Dr. Timnit Gebru, a former co-leader of Google’s Ethical Artificial Intelligence team, recently made headlines after getting fired. The cause: A paper she published criticized Google’s approach to minority hiring and the biases built into today’s artificial intelligence systems. Just one of many accounts of the tech industry’s storied diversity issue, which seeps into machine learning and perpetuates class, race, and gender bias. Filmmaker Shalini Kantayya addresses this in Coded Bias, her latest documentary, which first premiered at the 2020 Sundance Film Festival.
“My fascination with science fiction inspires me to understand what is real, what may be possible someday, and what is sheer magical thinking about the future,” Kantayya told Prism. Adding to the list of films to unearth the pitfalls of Big Tech (The Social Dilemma, The Great Hack), Coded Bias addresses its subject by focusing on the human toll.
The story begins by chronicling the woman who sparked the entire film, Joy Buolamwini, a poet of code who uses art and research to illuminate the social implications of artificial intelligence. She is also the founder of the Algorithmic Justice League, an organization with a mission to create a world with more equitable and accountable technology. She currently serves on the Global Tech Panel convened by the vice president of the European Commission to advise world leaders and technology executives on ways to reduce the harms of AI.
As an MIT Media Lab researcher, Buolamwini discovered that the algorithm couldn’t detect her face—until she put on a white mask. Her finding has led to local, international, and congressional hearings on the abuse of facial recognition software deployed at scale.
“Most people creating AI and the data being used do not reflect the vast majority of the world. As a result, there are major blind spots in the technology being created,” Buolamwini told Wired. “Full-spectrum inclusion is about asking who’s missing during the design, development, and deployment of AI systems.”
Kantayya first learned about Buolamwini’s work while a TED fellow, where Kantayya tuned into a 2016 Ted Talk Buolamwini gave on her alarming facial recognition discovery. Here, Kantayya and Buolamwini met and began to dig into all the ways this software was used.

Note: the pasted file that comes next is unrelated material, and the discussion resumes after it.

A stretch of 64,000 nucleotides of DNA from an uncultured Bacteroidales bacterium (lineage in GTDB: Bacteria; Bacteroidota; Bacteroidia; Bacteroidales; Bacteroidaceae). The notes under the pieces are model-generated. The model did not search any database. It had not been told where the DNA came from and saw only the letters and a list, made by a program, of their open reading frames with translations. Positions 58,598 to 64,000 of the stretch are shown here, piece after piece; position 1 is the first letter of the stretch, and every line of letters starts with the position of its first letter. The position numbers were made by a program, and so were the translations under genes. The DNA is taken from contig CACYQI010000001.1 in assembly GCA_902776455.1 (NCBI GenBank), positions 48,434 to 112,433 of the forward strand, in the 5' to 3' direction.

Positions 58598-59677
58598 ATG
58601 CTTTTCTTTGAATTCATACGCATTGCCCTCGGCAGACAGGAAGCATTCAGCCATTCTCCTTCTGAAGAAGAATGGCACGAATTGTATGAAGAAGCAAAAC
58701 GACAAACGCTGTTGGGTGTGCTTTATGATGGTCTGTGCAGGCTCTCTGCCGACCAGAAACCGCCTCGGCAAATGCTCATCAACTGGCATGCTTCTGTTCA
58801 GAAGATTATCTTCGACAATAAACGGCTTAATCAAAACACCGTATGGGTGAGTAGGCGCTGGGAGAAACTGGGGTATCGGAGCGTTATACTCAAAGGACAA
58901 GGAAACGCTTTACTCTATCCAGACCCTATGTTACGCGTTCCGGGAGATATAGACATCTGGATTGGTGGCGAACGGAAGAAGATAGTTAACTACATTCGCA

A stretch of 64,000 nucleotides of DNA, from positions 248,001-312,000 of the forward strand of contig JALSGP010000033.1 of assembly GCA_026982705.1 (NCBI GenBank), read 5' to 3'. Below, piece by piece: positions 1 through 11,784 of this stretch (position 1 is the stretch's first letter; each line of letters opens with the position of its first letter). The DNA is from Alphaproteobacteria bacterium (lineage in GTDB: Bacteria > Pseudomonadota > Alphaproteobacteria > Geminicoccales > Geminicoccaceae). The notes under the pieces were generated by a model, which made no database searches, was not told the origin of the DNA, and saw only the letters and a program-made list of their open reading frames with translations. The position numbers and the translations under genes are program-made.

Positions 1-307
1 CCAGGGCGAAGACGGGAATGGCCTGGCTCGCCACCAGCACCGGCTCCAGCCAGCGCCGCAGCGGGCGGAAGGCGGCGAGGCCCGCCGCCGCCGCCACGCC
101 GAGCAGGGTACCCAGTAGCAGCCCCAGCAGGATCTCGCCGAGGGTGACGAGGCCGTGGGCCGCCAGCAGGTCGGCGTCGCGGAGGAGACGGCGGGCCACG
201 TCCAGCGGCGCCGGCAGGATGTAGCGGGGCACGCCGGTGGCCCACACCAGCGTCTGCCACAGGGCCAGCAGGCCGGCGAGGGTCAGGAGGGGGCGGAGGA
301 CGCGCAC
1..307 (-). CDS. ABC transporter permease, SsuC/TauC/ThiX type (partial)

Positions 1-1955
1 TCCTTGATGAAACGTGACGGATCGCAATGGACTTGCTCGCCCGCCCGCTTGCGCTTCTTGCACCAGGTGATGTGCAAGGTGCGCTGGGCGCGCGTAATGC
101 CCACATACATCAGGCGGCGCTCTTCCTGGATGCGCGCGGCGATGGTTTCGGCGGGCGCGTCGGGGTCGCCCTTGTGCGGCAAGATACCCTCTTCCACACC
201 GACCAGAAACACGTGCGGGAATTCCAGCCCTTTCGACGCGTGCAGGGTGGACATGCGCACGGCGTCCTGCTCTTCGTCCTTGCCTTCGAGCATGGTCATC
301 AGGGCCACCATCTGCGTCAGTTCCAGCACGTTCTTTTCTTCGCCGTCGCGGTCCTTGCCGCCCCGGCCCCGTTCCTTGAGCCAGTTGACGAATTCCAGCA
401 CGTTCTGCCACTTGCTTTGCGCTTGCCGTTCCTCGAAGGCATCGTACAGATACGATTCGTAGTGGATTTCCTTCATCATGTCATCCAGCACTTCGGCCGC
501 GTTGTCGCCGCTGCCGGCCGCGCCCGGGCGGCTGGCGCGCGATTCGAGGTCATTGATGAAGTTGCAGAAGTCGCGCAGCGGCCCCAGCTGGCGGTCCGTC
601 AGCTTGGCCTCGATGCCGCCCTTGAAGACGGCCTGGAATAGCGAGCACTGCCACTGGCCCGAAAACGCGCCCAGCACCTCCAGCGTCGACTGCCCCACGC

Kantayya strings together local and international stories with sobering details. A teacher in Houston, Texas, recounts receiving an arbitrarily poor algorithmic evaluation despite years of experience and awards. A watchdog group in London challenges the police use of AI-based closed-circuit TV cameras that often misidentify and racially profile pedestrians. Residents in a Brooklyn housing complex are trying to prevent their landlord from installing a biometric security system, akin to a maximum-security prison.
Following the resurgence of the Black Lives Matter movement this summer after the killing of George Floyd by Minneapolis police, Amazon issued a one-year moratorium on police use of Amazon’s facial recognition technology. IBM put a halt to developing facial recognition, and Microsoft paused deployment of its system until federal regulations were passed. While a hefty step toward more accountability, it’s not nearly enough. Buolamwini used her platform to call on tech companies to donate $1 million each to organizations like Data for Black Lives and Black in AI that advance racial justice in the tech sector.
“The last thing we need is for this presumption of guilt of people of color, of Black people, to be confirmed erroneously through an algorithm,” Buolamwini told Fast Company in her August 2020 cover story.
In late 2018, in partnership with the Georgetown Law Center on Privacy and Technology, she launched the Safe Face Pledge, the first agreement that prohibits the pernicious application of facial analysis and recognition technology.
“It’s really my hope that the film will kind of level the playing field because knowledge is power and I think for so many of us have never felt able to question these systems that we interact with,” Kantayya said. “It’s been sort of this big magic. I think we gotta pull the curtain back on The Wizard of Oz and see this small group of white men who are making these technologies,” she continued.
Ultimately, algorithmic justice will require raising public awareness and more diverse voices at the table, while these technologies are being created and deployed at scale. Kantayya and Buolamwini are just beginning this work.